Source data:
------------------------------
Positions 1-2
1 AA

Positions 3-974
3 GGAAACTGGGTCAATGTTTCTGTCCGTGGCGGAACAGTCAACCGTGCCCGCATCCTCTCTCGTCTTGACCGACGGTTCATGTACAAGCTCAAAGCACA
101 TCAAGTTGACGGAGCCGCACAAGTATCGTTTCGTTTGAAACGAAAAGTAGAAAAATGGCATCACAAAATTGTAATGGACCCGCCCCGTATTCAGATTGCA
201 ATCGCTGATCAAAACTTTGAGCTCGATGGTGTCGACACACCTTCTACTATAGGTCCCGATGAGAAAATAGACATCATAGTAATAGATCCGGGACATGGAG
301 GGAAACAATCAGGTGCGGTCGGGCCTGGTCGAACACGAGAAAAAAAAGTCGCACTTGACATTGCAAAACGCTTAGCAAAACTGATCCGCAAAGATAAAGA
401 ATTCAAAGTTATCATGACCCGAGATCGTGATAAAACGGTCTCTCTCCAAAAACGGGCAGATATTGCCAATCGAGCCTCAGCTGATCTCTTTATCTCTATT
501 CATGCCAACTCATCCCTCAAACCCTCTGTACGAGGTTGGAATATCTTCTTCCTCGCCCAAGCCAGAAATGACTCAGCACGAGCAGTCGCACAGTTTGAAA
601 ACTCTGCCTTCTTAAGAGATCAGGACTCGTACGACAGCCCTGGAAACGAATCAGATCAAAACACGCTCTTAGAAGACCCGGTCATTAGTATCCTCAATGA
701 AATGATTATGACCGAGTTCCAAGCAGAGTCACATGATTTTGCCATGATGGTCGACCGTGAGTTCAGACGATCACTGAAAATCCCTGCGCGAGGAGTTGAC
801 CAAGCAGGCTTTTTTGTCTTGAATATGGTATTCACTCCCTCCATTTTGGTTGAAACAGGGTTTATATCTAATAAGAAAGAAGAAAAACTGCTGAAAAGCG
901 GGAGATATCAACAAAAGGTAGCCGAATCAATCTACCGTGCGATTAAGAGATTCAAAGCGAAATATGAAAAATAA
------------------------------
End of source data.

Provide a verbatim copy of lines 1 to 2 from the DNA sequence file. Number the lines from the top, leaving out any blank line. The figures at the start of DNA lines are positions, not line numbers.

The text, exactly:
Positions 1-2
1 AA